Monday 9th December 2019
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Featured in the October 2019 issue

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A new exhibition celebrating the 200th anniversary of the births of Queen Victoria and Prince Albert opens at The Collection and the Usher Gallery, Lincoln this month. Lincolnshire Life had a preview of some of the exquisite objects and works of art on loan from the V&A.

The exhibition, which will be shown in galleries in both The Collection and The Usher Gallery, traces the decade from the Great Exhibition of 1851, through to the establishment of the South Kensington Museum and the growth, from its beginnings, of what is now known as the V&A.

Prince Albert and Queen Victoria played a crucial role in the development of Victorian taste and more than ninety objects from the V&A will illustrate their influence and tell the story of the museum’s establishment.

The Great Exhibition was created and championed by Prince Albert and was the first international exhibition of its kind showcasing design and manufacturing. The temporary ‘Crystal Palace’ built in Hyde Park to display the scientific and exotic goods from Britain and beyond was a huge spectacle as well as a profitable success. The Victoria and Albert Museum was founded using some of these proceeds as part of the mission to educate designers, manufacturers and the public in art and design by establishing a cultural district of museums and colleges in South Kensington.

The South Kensington Museum was founded in 1852 and moved to its current home on Exhibition Road in 1857. Forty years later it was renamed after Queen Victoria and Prince Albert, commemorating his role in its foundation. Accessibility was paramount from the start with innovative gas lighting installed to allow evening opening, as well as weekends, for the working general public.

A young civil servant named Henry Cole had been pivotal in persuading Prince Albert that an international exhibition in London would educate the public and inspire British designers and manufacturers. Henry Cole was appointed as the first director and he set about purchasing a selection of objects at the end of the Exhibition. These formed the core of a new Museum of Manufactures, which opened its doors in 1852.

Amongst the objects in the exhibition will be the first commercially produced Christmas card, a hand coloured lithograph, which is attributed to Henry Cole. Other items include a painting from Dulwich Picture Gallery of Queen Victoria aged 4 by Stephen Poyntz Denning as well as paintings by Queen Victoria’s favourite artist and chief portraitist of the Royal Family, Sir Edwin Landseer RA.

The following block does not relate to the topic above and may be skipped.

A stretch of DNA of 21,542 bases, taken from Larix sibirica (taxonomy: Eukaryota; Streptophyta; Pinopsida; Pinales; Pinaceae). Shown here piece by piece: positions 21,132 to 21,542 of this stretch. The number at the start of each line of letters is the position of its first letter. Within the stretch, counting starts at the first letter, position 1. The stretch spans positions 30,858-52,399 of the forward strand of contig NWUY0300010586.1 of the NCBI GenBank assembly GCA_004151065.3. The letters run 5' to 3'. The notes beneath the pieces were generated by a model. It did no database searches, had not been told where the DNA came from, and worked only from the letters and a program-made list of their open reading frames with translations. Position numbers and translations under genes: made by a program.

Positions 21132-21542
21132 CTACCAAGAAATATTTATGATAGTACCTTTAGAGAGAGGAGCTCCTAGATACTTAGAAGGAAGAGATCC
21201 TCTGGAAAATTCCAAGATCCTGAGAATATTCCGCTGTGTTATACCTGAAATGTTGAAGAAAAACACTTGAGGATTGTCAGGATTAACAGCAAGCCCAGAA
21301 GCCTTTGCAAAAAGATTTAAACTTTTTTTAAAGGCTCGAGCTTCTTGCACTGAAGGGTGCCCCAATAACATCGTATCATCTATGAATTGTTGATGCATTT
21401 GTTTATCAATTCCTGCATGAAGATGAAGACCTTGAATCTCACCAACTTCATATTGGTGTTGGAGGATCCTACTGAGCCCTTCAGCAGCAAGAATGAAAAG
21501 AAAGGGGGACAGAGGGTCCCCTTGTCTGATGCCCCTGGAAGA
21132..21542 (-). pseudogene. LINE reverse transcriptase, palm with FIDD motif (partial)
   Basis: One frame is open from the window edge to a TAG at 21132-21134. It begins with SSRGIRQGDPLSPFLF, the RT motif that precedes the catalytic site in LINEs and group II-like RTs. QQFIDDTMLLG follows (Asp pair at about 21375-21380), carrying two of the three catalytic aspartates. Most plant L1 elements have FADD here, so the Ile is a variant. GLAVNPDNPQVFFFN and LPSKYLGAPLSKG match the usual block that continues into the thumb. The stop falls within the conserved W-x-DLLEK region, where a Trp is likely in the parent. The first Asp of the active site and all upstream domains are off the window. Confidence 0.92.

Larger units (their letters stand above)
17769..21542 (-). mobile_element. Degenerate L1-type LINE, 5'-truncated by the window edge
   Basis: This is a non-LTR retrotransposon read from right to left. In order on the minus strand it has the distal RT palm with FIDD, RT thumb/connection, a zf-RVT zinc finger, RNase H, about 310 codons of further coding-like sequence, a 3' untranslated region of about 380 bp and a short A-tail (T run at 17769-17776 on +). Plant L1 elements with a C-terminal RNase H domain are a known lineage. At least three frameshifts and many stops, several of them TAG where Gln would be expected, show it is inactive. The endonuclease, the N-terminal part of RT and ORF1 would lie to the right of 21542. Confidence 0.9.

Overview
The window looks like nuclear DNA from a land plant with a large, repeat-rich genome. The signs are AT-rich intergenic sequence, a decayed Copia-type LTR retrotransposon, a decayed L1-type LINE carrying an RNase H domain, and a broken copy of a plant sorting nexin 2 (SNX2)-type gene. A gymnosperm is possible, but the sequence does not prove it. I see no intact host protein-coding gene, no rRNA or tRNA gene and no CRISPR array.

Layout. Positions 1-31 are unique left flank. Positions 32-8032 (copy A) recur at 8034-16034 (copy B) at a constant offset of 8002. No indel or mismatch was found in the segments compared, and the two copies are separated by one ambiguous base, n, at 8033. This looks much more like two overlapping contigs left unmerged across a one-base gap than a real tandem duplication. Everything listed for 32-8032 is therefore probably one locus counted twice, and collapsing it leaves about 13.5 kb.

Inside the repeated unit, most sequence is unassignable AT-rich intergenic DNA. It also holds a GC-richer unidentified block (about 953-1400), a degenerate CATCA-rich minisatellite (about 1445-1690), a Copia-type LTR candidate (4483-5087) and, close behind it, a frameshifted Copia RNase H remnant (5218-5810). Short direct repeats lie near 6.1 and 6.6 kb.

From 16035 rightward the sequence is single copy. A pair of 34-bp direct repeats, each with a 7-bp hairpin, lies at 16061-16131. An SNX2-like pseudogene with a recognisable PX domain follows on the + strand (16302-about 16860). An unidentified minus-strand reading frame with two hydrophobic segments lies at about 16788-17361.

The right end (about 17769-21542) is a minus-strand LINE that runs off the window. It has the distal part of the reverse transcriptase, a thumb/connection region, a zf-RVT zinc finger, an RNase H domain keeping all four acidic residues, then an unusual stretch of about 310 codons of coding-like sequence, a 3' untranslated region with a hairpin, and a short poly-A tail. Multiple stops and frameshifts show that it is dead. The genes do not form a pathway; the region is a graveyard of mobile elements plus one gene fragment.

The exquisite Gloucester Candlestick was bought in 1861 and was one of the first pieces in the V&A collection. It was made for Gloucester Cathedral between 1104 and 1113 and is one of the finest surviving examples of English Romanesque, gilt-bronze metalwork.

Teaching good design and taste to the wider population is illustrated by two similarly styled small caskets; one of which was produced in silver while the other was manufactured in nickel, facilitating its availability to a wider but less affluent market.

There is a Lincolnshire connection to the foundation of the Museum through its picture collections. Victorian politician Richard Ellison was MP for Lincoln from 1796 to 1812. He was the son of the banker of the same name who owned Sudbrooke Holme in the county. After his death, his widow presented his collection of 100 water colours to the Museum to form the basis of a National Collection of Water Colour Paintings which with the Sheepshanks Collection became the foundations of the National Gallery of British Art within the South Kensington cluster of museums.

The Usher Gallery will hang works by Turner and Constable from its own Victorian art collection alongside four more from the V&A. A beautiful portrait of Albert Edward, Prince of Wales with Prince Alfred by Franz Xaver Winterhalter had been loaned by the Royal Collection Trust. The exhibition will also feature portraits from the National Portrait Gallery of influential figures from the era including Sir Robert Peel and Henry John Temple, 3rd Viscount Palmerston.

During the exhibition, which opens on Saturday 5th October and will run until Sunday 5th January, there will be a series of lectures and events. For further information visit: thecollectionmuseum.com.

Tickets for the exhibition are priced at £5 adults, £4 concessions and children under 16 years of age go free.

www.thecollectionmuseum.com

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